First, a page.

The current through a tunnel junction between normal metal and superconductor (NIS junction) is given by the integral
Here R is the resistance of the junction, TN is the temperature of the normal lead, and Δ is the energy gap in the superconductor. This current-voltage characteristics is plotted in the left panel of Fig. 1 for several values of the temperature. In the right panel of Fig. 1 we plot voltage versus temperature at fixed bias current. The dependence V(t) turns out to be almost linear in certain temperature range below Δ/kB, and in this range the NIS junctions can operate as thermometer.
Figure 1. Left panel: current voltage characteristics of a NIS tunnel junction with the parameters typical for the junctions between aluminum and copper, R=2 kΩ, Δ=200 μeV. Right panel: voltage vesus temperature at fixed bias current I=5 nA, which is indicated by dashed line in the left panel.
NIS junctions have small size and they can be easily fabricated by oxidizing superconducting aluminum. That is why NIS thermometers are widely used in our laboratory and elsewhere. The sensitivity of an NIS thermometer at very low temperatures is limited by two factors: overheating of the leads and poor quality of the aluminum oxide tunnel barrier. Our group has achieved significant progress in fighting both these limitations . We reduce the heating of the leads by increasing their volume (see Fig. 2) and improve barrier quality by fine-tuning the fabrication. In this way we have achieved reliable operation of the thermometer at temperatures as low as 7 mK. It opens up a possiblity of big improvement in sensitivity of radiation detectors since the latter quickly grows at low temperatures.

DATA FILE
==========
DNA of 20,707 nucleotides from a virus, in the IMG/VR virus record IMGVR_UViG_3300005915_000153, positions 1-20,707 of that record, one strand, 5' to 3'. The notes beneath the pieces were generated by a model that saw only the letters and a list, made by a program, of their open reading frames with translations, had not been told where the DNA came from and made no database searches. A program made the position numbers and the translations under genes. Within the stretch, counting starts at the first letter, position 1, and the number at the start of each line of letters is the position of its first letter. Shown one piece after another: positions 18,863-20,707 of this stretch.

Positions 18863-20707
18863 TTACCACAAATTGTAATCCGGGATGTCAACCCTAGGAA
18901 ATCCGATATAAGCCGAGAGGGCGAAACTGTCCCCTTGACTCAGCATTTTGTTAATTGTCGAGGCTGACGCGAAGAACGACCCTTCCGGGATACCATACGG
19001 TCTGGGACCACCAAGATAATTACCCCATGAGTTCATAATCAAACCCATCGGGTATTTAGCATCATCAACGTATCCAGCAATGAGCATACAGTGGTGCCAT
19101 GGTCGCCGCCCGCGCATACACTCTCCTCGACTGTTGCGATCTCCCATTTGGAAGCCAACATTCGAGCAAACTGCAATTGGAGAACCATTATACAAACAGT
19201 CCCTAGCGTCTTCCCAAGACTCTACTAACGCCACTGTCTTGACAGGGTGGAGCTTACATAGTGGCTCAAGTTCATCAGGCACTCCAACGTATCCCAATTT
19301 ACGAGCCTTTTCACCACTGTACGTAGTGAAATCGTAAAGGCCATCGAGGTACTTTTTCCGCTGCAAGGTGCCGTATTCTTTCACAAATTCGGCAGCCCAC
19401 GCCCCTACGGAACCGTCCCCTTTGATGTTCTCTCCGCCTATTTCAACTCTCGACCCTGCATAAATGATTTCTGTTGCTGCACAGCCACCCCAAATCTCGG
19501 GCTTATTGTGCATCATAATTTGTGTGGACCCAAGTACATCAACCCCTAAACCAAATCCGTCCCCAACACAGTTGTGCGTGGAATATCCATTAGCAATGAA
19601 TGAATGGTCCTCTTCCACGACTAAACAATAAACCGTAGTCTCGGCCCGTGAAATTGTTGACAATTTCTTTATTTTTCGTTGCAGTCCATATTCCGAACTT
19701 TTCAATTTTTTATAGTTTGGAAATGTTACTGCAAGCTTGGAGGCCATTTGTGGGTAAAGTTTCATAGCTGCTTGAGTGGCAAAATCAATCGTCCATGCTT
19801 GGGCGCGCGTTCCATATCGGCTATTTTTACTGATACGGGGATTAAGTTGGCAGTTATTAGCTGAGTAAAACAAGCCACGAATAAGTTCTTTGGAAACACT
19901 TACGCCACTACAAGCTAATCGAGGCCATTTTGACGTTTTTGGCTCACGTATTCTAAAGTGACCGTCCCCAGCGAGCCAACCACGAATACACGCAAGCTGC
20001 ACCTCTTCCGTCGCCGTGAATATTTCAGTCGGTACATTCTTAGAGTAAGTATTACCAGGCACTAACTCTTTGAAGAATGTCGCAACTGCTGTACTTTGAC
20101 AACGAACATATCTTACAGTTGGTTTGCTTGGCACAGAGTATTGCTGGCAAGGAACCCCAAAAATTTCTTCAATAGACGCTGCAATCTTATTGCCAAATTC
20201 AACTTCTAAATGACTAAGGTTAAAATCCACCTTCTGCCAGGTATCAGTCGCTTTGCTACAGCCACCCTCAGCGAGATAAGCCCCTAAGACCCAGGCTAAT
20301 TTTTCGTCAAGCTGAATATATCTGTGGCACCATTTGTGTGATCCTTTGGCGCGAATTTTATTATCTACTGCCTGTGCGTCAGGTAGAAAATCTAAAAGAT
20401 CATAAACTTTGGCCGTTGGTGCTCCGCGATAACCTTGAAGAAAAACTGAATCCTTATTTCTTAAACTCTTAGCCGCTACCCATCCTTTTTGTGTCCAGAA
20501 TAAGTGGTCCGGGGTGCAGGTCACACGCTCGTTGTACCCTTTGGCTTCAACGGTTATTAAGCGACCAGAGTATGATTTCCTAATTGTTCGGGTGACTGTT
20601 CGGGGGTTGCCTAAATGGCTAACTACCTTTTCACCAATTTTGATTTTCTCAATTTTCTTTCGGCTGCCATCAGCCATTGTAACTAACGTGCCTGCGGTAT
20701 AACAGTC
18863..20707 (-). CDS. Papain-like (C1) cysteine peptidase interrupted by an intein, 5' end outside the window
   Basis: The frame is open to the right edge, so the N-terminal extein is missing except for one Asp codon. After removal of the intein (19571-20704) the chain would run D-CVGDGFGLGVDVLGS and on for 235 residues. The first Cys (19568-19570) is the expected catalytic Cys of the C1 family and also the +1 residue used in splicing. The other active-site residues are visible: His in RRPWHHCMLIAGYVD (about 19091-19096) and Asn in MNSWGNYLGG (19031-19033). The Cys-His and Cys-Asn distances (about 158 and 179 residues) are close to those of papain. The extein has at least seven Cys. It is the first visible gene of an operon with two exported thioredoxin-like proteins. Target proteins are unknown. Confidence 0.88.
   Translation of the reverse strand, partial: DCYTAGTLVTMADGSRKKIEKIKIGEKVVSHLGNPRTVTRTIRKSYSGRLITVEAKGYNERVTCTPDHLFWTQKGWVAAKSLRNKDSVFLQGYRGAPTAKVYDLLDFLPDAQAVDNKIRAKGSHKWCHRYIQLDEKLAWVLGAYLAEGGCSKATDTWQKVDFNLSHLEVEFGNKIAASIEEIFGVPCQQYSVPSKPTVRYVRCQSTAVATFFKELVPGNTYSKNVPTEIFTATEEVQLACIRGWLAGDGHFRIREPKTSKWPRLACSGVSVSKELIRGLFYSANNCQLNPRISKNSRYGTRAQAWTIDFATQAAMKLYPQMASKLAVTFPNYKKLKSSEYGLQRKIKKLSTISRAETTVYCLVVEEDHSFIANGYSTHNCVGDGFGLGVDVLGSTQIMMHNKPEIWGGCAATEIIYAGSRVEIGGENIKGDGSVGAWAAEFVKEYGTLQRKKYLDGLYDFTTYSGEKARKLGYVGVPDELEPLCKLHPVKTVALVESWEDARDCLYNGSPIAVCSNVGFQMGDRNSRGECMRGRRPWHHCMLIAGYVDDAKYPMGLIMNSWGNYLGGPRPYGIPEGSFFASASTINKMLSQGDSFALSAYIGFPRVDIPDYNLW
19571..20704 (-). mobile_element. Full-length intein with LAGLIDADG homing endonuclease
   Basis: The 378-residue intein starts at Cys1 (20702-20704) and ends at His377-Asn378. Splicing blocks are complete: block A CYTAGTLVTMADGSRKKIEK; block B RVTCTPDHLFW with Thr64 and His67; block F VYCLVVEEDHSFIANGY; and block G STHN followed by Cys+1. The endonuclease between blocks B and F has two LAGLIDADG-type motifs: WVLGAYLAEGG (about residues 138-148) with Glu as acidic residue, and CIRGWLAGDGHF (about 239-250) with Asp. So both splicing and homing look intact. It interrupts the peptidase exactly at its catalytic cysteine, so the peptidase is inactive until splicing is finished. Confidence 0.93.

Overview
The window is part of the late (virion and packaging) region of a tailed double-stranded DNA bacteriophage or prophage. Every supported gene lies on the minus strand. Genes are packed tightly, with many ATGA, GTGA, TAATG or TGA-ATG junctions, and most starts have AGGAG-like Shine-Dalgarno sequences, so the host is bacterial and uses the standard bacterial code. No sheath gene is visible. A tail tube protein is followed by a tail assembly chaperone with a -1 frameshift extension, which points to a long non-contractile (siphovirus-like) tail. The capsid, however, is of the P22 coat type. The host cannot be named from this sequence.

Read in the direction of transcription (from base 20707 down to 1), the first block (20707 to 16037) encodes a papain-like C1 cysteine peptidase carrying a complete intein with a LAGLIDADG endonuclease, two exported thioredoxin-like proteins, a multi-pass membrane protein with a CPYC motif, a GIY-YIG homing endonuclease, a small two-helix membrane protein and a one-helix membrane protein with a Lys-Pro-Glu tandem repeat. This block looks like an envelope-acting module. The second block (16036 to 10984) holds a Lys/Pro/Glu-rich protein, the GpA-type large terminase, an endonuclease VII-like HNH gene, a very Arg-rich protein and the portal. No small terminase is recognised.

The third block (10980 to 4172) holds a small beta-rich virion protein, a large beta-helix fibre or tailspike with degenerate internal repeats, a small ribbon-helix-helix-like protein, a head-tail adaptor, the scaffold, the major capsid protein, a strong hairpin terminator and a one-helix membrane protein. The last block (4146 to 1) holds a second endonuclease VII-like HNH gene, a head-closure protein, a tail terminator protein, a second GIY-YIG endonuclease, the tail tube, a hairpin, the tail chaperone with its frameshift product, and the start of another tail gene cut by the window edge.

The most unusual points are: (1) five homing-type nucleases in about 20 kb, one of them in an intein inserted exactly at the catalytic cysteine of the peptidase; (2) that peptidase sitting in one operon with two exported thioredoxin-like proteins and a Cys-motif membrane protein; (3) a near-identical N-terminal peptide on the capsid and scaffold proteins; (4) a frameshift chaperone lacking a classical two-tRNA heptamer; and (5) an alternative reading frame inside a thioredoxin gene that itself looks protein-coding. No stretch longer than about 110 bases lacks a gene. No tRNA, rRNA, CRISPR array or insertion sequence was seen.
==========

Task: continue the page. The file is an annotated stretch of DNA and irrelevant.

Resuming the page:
Figure 2. Left panel: a scanning-electron micrograph of the NIS device together with a schematic of the experimental setup. Right panel: temperatures extracted from the fits of the junction current-voltage characteristics by two methods versus bath temperature.
 A. V. Feshchenko, L. Casparis, I. M. Khaymovich, D. Maradan, O.-P. Saira, M. Palma, M. Meschke, J. P. Pekola, and D. M. Zumbühl.
Tunnel-Junction Thermometry Down to Millikelvin Temperatures, Phys. Rev. Appl. 4, 034001 (2015).